wood grain, stippling, metal, and even hair. Several
similar processescalled variously Chaostype,
Metamorphic borders, and Selenotype, among many
other nameswere developed around the same time.
This sample, however, is none of those, and its nature
remains a mystery.




Trade card

Trade card

Fred Wood, General Printer

Herbert Parker, with Fred Wood, Wexford, Ireland

The curiously beribboned moon shapes and pendulums

seem as though they could be referencing some arcane
Masonic symbolism. Most likely, however, they simply
illustrate the artistic printers penchant for creating
forms that do not have any direct relation to the subject
matter at hand. The curled corners, moons, and banners
were created by hand from brass rules and form a
display of technical prowess. The Printers International
Specimen Exchange marveled at the typographical
talent [shown] in this small office in an out-of-the-way
part of the country.

George Brown, Compositor

Whether or not this enigmatic card is American in
origin, it would have been considered a bold Americanstyle piece as it featured the latest ornament, strong
color, and dramatic composition. Strikingly minimalist
type holds its ownbut just barelyagainst the strong
colors and massive bulwark of ornament. This is also an
amusing example of nineteenth-century fastidiousness
about punctuation.




Magazine cover

American Art Printer

Kelly & Bartholomew, New York City

Here is an example of an early cover of one of the

more important journals to cater to the printing trade.
The American Art Printer, published by Charles E.
Bartholomew, was one of several magazines that took
the calling of the job printer seriously and sincerely
promoted what was termed the the art preservative
of all arts. The journal was lively and informal; and,
along with extolling the virtues of fine printing,
dissecting the particulars of job execution, and
discussing the nature of complementary colors, it
imparted such practical tips as how to keep ones hands

This design, while dramatically compartmentalized, manages to remain vibrant with its aestheticmovement motifs, and the strong title cartouche and
brackets, which have a presciently art deco feel.

The American Art Printer changed its cover colors
for each issue, and it completely changed its design
each year.




Trade card



Ernest Hart, Artistic Printer

C. M. Ostrander, compositor, Rochester, New York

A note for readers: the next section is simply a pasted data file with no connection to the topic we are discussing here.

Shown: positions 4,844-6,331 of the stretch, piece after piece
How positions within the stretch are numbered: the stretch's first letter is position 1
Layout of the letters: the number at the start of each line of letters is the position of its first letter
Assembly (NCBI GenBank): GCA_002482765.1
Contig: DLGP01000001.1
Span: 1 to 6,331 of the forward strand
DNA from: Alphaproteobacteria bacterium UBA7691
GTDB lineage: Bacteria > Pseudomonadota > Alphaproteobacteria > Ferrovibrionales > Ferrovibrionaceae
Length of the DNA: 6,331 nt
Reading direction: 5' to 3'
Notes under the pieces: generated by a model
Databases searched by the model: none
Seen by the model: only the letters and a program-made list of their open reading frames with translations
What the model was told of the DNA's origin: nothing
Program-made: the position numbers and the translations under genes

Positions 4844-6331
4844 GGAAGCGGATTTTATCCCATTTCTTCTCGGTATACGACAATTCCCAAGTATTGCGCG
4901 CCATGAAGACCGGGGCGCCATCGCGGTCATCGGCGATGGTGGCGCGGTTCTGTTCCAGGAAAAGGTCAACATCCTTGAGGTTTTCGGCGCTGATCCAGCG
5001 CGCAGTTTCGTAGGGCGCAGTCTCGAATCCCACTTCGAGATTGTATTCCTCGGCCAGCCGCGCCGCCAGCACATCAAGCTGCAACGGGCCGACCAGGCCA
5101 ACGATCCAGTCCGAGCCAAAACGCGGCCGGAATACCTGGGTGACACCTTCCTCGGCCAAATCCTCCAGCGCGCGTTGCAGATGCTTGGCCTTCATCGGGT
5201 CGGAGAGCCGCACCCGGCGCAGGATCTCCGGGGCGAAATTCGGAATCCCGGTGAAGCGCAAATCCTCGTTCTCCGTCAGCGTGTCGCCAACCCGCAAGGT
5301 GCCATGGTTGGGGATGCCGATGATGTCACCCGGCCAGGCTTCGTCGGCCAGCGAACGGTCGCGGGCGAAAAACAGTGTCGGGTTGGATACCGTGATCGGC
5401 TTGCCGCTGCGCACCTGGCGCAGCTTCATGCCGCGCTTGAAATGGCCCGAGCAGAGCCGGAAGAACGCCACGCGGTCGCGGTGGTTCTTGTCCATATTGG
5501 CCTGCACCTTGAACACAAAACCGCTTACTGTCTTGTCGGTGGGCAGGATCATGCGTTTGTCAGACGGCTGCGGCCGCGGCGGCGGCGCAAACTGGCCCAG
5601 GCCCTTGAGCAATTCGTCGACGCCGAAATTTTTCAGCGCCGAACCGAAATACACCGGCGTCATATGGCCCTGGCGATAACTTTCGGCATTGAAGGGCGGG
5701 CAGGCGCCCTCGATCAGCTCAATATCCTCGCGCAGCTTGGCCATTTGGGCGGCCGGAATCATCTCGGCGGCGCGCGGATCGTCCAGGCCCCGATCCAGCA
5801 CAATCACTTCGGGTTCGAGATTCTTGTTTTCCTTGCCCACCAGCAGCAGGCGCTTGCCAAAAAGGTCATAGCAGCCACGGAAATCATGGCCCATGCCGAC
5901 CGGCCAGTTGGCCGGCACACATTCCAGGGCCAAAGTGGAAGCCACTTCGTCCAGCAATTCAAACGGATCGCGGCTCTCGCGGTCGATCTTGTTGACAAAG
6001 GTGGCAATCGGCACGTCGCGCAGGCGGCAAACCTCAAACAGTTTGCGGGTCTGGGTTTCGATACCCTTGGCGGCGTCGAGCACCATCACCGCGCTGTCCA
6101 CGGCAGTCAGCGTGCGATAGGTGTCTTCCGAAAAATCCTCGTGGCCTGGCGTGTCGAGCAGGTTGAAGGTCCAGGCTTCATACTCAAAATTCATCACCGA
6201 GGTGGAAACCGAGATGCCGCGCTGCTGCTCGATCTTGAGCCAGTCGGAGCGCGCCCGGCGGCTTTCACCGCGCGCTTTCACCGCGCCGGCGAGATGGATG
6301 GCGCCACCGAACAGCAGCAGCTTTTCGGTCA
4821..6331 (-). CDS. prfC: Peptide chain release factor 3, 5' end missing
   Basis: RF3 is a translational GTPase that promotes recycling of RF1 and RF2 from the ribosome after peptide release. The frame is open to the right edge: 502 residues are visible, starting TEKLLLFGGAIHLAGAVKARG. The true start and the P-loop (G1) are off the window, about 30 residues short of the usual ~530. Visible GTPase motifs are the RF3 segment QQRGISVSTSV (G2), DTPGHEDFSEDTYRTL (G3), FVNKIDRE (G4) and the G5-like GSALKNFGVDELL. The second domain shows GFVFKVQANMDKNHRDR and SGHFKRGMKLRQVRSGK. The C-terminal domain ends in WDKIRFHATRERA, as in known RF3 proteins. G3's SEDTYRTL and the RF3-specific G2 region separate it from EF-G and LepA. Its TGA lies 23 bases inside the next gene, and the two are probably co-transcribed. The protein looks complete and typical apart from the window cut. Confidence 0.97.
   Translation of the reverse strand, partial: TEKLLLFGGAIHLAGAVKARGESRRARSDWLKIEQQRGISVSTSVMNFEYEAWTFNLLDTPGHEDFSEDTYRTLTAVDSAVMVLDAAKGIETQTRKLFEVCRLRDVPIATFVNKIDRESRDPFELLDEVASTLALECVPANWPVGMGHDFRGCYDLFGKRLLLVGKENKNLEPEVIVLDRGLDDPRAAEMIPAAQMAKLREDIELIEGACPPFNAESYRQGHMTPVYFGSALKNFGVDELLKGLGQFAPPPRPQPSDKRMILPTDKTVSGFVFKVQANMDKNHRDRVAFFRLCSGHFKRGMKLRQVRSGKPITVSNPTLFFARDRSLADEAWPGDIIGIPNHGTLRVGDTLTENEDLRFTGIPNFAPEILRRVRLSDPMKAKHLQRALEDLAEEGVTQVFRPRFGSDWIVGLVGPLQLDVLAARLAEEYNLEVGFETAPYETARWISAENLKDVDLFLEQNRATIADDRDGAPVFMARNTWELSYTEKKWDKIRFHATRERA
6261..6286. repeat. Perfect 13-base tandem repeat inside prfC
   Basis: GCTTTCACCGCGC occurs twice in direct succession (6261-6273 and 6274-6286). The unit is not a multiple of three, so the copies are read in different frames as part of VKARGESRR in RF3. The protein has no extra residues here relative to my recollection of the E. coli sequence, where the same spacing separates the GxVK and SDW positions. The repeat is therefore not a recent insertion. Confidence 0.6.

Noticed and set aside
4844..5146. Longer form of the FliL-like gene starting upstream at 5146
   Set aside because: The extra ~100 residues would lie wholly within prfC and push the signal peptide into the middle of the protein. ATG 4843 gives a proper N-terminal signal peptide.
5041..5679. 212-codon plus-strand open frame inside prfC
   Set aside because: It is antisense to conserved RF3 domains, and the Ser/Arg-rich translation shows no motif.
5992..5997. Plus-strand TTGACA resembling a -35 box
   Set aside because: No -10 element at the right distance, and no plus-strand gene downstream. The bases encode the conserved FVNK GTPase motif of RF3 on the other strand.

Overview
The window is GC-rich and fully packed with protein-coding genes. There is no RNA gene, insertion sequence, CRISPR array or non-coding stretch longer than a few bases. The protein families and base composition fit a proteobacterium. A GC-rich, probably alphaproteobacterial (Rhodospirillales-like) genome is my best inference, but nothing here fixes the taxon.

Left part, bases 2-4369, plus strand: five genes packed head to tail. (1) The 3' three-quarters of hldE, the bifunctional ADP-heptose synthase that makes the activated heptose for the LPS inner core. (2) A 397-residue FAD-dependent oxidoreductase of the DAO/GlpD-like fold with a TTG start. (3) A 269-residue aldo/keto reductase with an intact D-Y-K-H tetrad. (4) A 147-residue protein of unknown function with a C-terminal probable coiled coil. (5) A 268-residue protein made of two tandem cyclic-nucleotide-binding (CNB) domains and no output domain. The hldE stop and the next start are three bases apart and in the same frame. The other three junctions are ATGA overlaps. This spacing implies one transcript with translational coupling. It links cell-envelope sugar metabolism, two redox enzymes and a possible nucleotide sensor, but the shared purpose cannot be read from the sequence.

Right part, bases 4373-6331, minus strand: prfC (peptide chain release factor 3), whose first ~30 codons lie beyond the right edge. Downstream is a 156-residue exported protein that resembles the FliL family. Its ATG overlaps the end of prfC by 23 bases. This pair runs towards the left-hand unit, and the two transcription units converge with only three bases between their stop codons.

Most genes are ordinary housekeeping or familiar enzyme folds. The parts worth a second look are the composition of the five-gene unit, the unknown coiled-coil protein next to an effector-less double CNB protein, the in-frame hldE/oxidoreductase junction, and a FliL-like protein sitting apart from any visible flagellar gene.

The heart with banding featured here is a sweet play

on the printers name. Simply produced in a deep
violet on pale yellow background, it has a wonkily
asymmetrical arrangement that incorporates several
areas of the typically artistic conceit of implied
overlapping. The Chinaman from the Mackellar,
Smiths & Jordan Chinese combination border series
adds the requisite exotic touch.

Co-operative Printing Society,

Printers and Stationers
High Bridge, Newcastle

The vibrant saturated yellow and green, which, to

modern eyes, give this British specimen much of its
graphic impact, were dismissed in the Printers
International Specimen Exchange as florid. The
effective use of Zig-Zag combination-border elements
and skewed dragonflies creates a lively visual
syncopation. Beautifully balancing the decorative
borders are three distinct unornamented typefaces
a chunky sans serif and two condensed serifs
which play with scale and weight.




Liberty Printing Press

Haight & Dudley, Poughkeepsie, New York

Although the letterpress work is essentially a frame

for the engraving of Libertys new noiseless press,
the quality of this particular frame is outstanding.
Hand-curved and wrinkled brass rules are
intermixed with lengths of ornamental border and
flawlessly composed type on curves. The banded and
decorated columns give the piece a majestic, vaguely
Egyptian sensibility. The ad is restrained typographically, with a tightly orchestrated range of pale khaki
greens and oranges. The American Art Printer called
it an ingenious oddity.

By the time A. V. Haight started his printing
business in Poughkeepsie in 1878, he had already
exhibited his work to much acclaim. He went on to
become a celebrated printer and typographer, and he is
credited with the design of several typefaces, including
Vassar (1887), Rogers, and Haight (both 1903), as well
as typographic ornaments. In 1888, the American Art
Printer called Haight indisputably one of the master
minds and master hands of American typographic art.




Advertising calendar

Calendar for 1883